Did your dad own a motorbike? Were you not allowed to ride a bike because you were a girl? It's the '60s and the 'times were a changing! Let us know your motorbike memories in the comments below.
Was it a Thunderbird, a BSA Rocket or a Sunbeam? Were you ever lucky enough to get a ride in the sidecar?
Did the first ride light a passion for bikes that you still have to this day? The wind in your hair and the sun on your face, did it light a lifelong passion in you or did it scare the life out of you?
The 1960s British Motorbike
It was every boy and girl’s dream to be able to become independent and simply go wherever they wanted to go. The motorbike offered the youth just that, freedom!
In 1958 the Government changed legislation which allowed new bike riders registered in England and Wales to ride motorbikes of limited capacity before gaining a full licence. One of the first bikes to take advantage of this change in the status quo was the iconic Norton Navigator. In its wake came Royal Enfield’s Continental GT250, every boy-racer’s dream.
The British motorbike scene of the 1960s was just beginning to show recovery after the Second World War. New designs and engine layouts meant the motorbike was a much safer and viable option for many. The three big players in the market were BSA, Norton and Triumph and for a moment in the 1960s they seemed to have the British market sown up.
The style and engineering of the big three has been much copied even to the present day. The Triumph Bonneville has been phoenixed for 3 generations and continues to this very day out of Triumph’s new plant in Hinckley, Leicestershire. It was the ‘Bonnie’ that was perhaps the blueprint for Triumph and BSA to build one of the first ever super bikes, The Triumph Trident 750.
Sadly, by the 1970s, British motorbikes were competing with the Japanese offering. The Japanese bikes often improving on British design and providing additional speed, reliability and value for money. The 1970s were to prove tough for many of the iconic British brands of bikes.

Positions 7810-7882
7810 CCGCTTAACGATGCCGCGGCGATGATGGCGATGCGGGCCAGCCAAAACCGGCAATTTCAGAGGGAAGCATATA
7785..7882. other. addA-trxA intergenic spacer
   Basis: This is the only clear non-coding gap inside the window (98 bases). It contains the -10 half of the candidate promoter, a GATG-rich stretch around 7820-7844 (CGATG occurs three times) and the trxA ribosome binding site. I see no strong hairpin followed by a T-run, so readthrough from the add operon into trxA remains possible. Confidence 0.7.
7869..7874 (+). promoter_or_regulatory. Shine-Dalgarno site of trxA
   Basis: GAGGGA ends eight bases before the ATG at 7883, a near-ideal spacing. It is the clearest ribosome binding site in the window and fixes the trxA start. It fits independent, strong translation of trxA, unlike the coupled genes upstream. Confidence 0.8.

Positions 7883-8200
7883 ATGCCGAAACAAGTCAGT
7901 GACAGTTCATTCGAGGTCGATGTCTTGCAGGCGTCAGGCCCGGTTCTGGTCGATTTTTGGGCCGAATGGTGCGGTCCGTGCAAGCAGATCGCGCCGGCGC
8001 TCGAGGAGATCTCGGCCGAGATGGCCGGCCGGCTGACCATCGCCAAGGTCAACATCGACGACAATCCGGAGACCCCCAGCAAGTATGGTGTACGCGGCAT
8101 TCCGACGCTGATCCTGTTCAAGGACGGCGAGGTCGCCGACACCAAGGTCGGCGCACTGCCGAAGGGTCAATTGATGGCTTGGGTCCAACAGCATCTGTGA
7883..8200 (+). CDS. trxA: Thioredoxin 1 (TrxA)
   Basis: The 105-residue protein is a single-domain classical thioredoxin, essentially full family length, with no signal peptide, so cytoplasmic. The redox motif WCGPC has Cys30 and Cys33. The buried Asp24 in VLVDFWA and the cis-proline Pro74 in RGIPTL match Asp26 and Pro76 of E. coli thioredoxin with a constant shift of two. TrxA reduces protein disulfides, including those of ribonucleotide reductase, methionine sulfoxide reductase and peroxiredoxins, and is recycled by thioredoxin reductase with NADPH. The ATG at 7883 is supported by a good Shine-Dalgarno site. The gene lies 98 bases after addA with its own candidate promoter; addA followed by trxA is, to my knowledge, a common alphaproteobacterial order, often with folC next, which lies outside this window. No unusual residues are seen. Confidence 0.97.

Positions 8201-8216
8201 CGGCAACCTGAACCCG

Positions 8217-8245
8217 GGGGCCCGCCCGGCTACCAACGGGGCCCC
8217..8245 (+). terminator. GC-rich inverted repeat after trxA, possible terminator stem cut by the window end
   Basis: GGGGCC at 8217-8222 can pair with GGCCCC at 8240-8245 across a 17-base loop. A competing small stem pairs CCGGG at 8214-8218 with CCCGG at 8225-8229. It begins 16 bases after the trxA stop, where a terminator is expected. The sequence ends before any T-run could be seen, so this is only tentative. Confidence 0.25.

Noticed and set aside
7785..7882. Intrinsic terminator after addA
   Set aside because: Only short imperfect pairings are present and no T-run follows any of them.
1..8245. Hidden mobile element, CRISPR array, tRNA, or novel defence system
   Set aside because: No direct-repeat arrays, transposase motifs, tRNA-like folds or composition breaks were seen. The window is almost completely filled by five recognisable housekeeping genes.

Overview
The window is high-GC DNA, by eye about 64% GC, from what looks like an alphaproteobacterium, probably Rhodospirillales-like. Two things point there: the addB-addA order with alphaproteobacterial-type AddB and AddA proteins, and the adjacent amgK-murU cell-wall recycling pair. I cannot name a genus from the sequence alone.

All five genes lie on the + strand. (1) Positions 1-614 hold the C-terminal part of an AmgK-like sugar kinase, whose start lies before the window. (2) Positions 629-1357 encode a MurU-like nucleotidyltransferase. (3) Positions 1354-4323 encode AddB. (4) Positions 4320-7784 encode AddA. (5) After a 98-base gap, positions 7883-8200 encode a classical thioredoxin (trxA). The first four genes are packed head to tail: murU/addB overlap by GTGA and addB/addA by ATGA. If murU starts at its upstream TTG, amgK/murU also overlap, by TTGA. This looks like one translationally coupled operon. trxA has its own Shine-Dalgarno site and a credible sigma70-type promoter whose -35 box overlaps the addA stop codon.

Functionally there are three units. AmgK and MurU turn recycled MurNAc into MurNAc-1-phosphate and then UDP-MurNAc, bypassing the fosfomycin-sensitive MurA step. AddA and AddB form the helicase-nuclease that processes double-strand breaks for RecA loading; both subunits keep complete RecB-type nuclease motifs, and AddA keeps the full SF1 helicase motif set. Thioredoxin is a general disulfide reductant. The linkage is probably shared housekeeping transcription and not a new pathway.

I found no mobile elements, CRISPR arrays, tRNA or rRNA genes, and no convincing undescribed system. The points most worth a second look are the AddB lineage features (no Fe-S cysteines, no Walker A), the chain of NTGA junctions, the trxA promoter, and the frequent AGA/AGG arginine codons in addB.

Café Racer’s Ton-up Boys and Rockers
Before the late ‘50s and ‘60s rolled around motorbikes were hulking great machines often shackled with a cavernous sidecar, a far cry from the bikes on display in films like The Wild One.
But it wasn’t long before things changed. The Ton-Up boys, rockers and greasers of the era soon realised that these machines could be the answer to their dreams. Freedom and adrenalin all in one cool looking chromed up package.
The young rebellious image of the rocker or greaser soon became synonymous with the Norton Commando, Triumph Tiger or BSA Rocket Gold Star.
Springchicken Motorbike Memories
For many members of the Spring Chicken community, a motorbike with a sidecar was the main choice of transport for days out in the summer.
Followers of our Facebook group have been sharing their memories:
An old colleague used to give me a lift every night after work. He would insist I travel in the sidecar it was the scariest time of every day!
My dad had one and we went everywhere in it. I loved it. I even ended up riding motorbikes myself. Got my full bike license before my car one.
My dad built his own and him and my mum used to take all of us kids out every Sunday! He was in engineering and he used to work on aeroplanes during the war, so it was a belter.
My grandad had one and took me to the coast in it when I was 6. I've never forgotten the experience.
Can you remember the cramped space and uncomfortable seats? With Dad on the bike and the family in the sidecar, this mode of travel provided hours of fun throughout the 60s; great adventures and great days.
Let us know about your Motorbike memories in the comments section below. We'd love to hear from you!
Norton Fuel Tank Image– Max Pixel